Violence In The Schoolyard:


  • Sibylle Artz School of Child and Youth Care, University of Victoria
  • Diana Nicholson School of Child and Youth Care, University of Victoria
  • Jessica McNamara School of Child and Youth Care, University of Victoria


sex differences, correlations, aggression, violence, intervention, school-based


This article examines sex differences in the relationship between factors known to contribute to the use of aggression and violence using students' self-reports regarding these behaviors. Preliminary data analysis shows higher levels of aggression and violence, including relational and sexual aggression/harassment, and higher levels of victimization among males than among females. For both males and females in the sample, the use of physical aggression was significantly correlated with masculinity, the use of relational violence, endorsement of moral attitudes that supports violence, and victimization. Also significant, but only for boys and girls in coeducational public schools, was an association between the use of sexual aggression and harassment, and the use of physical violence. Finally, for girls only, we found a significant negative association with the endorsement of values and reciprocity. Implications for child and youth care practice are discussed.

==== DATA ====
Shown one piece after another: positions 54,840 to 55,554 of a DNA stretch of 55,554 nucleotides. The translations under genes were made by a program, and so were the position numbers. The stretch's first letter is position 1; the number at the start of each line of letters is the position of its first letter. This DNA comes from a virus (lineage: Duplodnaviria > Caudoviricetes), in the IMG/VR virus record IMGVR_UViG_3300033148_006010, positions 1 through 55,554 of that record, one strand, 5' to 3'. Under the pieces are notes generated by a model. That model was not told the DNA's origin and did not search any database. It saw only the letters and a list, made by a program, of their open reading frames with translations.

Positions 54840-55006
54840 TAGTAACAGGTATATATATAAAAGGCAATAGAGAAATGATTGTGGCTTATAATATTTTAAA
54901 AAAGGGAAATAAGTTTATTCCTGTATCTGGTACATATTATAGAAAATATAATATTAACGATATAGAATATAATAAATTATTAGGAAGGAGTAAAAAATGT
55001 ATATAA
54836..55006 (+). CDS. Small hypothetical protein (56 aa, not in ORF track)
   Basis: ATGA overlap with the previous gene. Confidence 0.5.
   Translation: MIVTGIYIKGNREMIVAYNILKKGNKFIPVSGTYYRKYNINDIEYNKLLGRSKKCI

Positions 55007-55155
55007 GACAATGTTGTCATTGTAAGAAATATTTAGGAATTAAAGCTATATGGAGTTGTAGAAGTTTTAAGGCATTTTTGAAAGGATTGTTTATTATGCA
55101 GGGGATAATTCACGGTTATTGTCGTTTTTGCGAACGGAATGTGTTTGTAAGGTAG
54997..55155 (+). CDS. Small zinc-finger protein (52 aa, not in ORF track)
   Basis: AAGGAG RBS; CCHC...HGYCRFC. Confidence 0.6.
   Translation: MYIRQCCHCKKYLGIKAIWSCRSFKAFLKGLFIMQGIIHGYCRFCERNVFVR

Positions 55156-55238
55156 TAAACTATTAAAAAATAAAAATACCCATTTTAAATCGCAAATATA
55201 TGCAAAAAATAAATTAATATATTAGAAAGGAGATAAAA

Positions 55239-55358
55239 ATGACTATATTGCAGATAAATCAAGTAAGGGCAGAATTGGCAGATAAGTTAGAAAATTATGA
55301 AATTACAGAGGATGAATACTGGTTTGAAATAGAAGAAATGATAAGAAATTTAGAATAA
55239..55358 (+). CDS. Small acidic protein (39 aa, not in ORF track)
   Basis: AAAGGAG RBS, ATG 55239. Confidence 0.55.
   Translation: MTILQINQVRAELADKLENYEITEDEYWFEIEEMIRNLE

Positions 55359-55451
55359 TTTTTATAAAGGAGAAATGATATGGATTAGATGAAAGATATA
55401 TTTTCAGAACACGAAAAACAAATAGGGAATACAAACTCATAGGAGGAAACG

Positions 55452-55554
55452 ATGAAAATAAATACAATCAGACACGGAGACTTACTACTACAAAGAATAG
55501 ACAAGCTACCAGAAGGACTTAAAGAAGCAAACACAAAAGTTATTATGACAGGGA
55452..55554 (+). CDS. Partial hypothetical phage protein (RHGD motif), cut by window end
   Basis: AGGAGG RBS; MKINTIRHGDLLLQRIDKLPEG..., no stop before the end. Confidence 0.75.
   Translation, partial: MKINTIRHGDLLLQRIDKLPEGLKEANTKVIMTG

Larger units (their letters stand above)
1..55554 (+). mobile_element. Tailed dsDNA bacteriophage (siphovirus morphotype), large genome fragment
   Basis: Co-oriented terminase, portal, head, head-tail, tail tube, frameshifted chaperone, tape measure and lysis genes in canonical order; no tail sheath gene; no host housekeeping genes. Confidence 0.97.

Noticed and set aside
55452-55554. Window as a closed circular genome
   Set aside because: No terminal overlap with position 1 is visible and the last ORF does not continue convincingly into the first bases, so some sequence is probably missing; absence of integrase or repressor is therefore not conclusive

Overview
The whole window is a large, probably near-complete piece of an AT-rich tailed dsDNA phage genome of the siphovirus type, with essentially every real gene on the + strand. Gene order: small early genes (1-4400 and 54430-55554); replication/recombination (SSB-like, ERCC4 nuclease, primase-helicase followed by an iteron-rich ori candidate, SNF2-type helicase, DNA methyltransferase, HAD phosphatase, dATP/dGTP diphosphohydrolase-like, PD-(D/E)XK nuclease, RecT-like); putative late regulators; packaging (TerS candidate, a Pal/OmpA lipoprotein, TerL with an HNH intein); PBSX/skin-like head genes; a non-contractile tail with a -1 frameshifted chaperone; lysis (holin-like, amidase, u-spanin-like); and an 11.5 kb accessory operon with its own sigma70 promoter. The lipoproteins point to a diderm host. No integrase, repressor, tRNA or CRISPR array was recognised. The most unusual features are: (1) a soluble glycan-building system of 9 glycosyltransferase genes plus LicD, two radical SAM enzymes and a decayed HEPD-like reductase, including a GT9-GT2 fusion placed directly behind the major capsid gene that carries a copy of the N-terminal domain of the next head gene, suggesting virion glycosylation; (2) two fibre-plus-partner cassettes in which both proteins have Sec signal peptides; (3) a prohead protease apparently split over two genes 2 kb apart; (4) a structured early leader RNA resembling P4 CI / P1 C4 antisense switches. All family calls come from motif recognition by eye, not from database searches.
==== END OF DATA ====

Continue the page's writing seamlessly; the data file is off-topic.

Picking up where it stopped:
How to Cite

Artz, S. ., Nicholson, D., & McNamara, J. . (2009). Violence In The Schoolyard:. Journal of Child and Youth Care Work, 22, 20–36. Retrieved from




Most read articles by the same author(s)